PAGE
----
I’ve written extensively about the power of our gut bugs for modulating our health and wellness. These little critters have been found to impact everything from our mood to cancer risk. However, with all the focus on our belly, many are forgetting that digestion begins in the mouth. Did you know that we have a wide array of critter residents there as well and some of them correlate to our belly bugs! Still, there is much to be learned about what lies in our oral cavity.
According to a 2013 article in Pharmacology Research:
The human mouth harbours one of the most diverse microbiomes in the human body, including viruses, fungi, protozoa, archaea and bacteria. The bacteria are responsible for the two commonest bacterial diseases of man: dental caries (tooth decay) and the periodontal (gum) diseases. Archaea are restricted to a small number of species of
methanogens while around 1000 bacterial species have been found, with representatives from the phyla Actinobacteria, Bacteroidetes, Firmicutes, Proteobacteria, Spirochaetes, Synergistetes and Tenericutes and the uncultured divisions GN02, SR1 and TM7. Around half of oral bacteria are as yet uncultured and culture-independent methods have been successfully used to comprehensively describe the oral bacterial community.
Our mouth microbiota can serve a helpful function. One small study reported that these little guys can help us with the production of nitric oxide. Cass Nelson Dooley, a respected researcher in the oral microbiome states, “Certain oral bacteria convert nitrate to nitrite from the leafy greens we eat in the diet. Humans cannot do this biochemical step so we rely on oral bacteria to help us make nitric oxide. Amazingly, these bacteria in the mouth may contribute up to 25% of systemic levels of nitric oxide. Veillonella and Actinomyces appear to have the strongest nitrate-reducing activity. Given the important
role of nitric oxide in healthy cardiovascular function and blood pressure regulation, we have to promote these bacteria by eating leafy greens and avoiding antibacterial mouthwash, when possible.”
The Bad Bugs in the Mouth
On the unhappy side, studies have connected some not-so-good mouth bacteria to various disease processes. These include a link to heart disease (especially endocarditis), respiratory infections, cancer, and even obesity.
According to a 2000 review:
Recently, it has been recognized that oral infection, especially periodontitis, may affect the course and pathogenesis of a number of systemic diseases, such as cardiovascular disease, bacterial pneumonia, diabetes mellitus, and low birth weight. The purpose of this review is to evaluate the current status of oral infections, especially periodontitis, as a causal factor for systemic diseases. Three mechanisms or pathways linking oral infections to secondary systemic effects have been proposed: (i) metastatic spread of infection from the oral cavity as a result of transient bacteremia, (ii) metastatic injury from the effects of circulating oral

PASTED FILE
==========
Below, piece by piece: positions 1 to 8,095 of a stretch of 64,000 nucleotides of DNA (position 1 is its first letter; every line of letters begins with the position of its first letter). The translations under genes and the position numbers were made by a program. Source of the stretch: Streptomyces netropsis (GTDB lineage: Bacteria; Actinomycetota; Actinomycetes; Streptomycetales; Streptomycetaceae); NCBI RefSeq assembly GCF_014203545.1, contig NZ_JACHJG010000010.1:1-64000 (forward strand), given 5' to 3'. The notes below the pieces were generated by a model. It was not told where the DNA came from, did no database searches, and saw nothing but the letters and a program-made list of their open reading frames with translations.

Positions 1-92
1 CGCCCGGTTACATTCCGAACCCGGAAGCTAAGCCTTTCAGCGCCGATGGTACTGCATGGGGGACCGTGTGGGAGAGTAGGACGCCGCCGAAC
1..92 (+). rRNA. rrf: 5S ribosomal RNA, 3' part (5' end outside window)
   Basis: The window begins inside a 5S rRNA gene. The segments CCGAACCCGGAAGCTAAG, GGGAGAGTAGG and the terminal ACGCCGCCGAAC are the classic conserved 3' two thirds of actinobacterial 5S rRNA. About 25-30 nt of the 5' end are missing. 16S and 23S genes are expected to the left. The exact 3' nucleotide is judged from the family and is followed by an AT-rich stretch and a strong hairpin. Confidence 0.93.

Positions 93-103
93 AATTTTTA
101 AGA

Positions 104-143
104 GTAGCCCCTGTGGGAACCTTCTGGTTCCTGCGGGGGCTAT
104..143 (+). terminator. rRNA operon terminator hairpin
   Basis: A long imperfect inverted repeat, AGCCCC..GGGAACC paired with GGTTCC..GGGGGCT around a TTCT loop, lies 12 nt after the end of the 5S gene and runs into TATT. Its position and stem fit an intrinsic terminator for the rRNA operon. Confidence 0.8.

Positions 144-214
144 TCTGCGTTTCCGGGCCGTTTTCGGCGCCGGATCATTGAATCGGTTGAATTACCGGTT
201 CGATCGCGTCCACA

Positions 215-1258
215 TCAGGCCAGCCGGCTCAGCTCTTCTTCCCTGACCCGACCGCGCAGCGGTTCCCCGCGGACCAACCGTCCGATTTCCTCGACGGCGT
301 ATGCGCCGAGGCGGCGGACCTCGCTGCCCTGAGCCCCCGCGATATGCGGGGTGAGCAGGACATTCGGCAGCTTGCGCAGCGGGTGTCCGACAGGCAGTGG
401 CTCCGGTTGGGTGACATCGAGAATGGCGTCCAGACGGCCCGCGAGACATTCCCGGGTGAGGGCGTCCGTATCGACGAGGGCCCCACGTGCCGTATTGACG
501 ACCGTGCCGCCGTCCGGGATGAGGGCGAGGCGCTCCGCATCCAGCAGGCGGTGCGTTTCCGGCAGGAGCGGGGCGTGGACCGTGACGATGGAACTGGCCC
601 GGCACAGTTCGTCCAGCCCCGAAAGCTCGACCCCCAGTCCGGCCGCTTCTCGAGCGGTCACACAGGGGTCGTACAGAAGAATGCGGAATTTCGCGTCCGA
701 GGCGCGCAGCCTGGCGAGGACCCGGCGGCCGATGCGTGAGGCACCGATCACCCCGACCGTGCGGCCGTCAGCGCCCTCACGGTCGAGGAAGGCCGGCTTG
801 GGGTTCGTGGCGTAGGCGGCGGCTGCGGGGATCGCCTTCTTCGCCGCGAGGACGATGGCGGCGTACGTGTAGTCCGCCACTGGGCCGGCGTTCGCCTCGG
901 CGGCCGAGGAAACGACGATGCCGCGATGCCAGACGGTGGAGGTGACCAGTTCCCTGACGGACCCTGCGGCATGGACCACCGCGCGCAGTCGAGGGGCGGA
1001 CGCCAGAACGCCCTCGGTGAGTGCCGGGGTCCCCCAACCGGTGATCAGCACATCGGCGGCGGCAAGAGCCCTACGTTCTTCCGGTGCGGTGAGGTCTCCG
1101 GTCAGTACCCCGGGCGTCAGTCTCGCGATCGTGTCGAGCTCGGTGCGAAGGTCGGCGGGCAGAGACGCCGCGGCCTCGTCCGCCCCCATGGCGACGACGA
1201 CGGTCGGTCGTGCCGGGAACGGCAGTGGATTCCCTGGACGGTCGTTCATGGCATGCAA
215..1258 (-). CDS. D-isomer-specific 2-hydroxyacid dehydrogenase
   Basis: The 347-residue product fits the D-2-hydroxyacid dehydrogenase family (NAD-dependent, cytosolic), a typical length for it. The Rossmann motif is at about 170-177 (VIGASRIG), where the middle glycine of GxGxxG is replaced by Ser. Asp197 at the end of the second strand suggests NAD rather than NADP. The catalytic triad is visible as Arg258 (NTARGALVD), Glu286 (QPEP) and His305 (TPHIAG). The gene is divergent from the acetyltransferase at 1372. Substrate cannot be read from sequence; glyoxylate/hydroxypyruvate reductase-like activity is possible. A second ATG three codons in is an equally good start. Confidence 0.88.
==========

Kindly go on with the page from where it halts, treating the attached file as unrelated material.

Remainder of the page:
microbial toxins, and (iii) metastatic inflammation caused by immunological injury induced by oral microorganisms. Periodontitis as a major oral infection may affect the host’s susceptibility to systemic disease in three ways: by shared risk factors; subgingival biofilms acting as reservoirs of gram-negative bacteria; and the periodontium acting as a reservoir of inflammatory mediators. Proposed evidence and mechanisms of the above odontogenic systemic diseases are given.
A recent article in Health Day reported that our mouth residents could also impact our brain:
In a new report, investigators reviewed studies on oral health and cognition published between 1993 and 2013. Some of the studies found that oral health indicators — such as the number of teeth, the number of cavities and the presence of gum disease — was associated with a higher risk of mental decline or dementia, while other studies did not find any association.
How to Have a Happy Mouth
What we eat has a huge impact on our whole body microbiome. Furthermore, smoking was just recently found to affect our mouth microbiome- could that be another reason why it is so bad for us?
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Cryan JF1, O’Mahony SM. The microbiome-gut-brain axis: from bowel to behavior. Neurogastroenterol Motil. 2011 Mar;23(3):187-92. doi: 10.1111/j.1365-2982.2010.01664.x.
Tillisch K, Labus J, Kilpatrick L, Zhiguo J, Stains J, Ebrat, B, et al. Consumption of Fermented Milk Product With Probiotic Modulates Brain Activity. Gastroenterology. 2013; 144 (7): 1394-1401.
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Gut microbes may play a role in colorectal cancer. MNT. March 4 2014. http://www.medicalnewstoday.com/articles/273472.php
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Nelson Dooley, C. The Mouth-Body Connection: Why We Shouldn’t Ignore the Oral Microbiome. Ask the Dentist. November 18, 2015. http://askthedentist.com/oral-microbiome/
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Preidt R. Is Seniors’ Dental Health Tied to Mental Health? Health Day. April 1, 2016. http://consumer.healthday.com/dental-and-oral-information-9/misc-dental-problem-news-174/could-dental-health-be-tied-to-mental-health-in-seniors-709520.html
Science Daily. How Bacteria Found in Mouth May Cause Colorectal Cancer. Sciencedaily.com. August 14, 2013.
Health Day. Smoking Triggers Big Changes in Mouth Bacteria, Study Finds. March 29, 2016. http://consumer.healthday.com/cancer-information-5/misc-tobacco-health-news-666/smoking-triggers-big-changes-in-mouth-bacteria-709469.html
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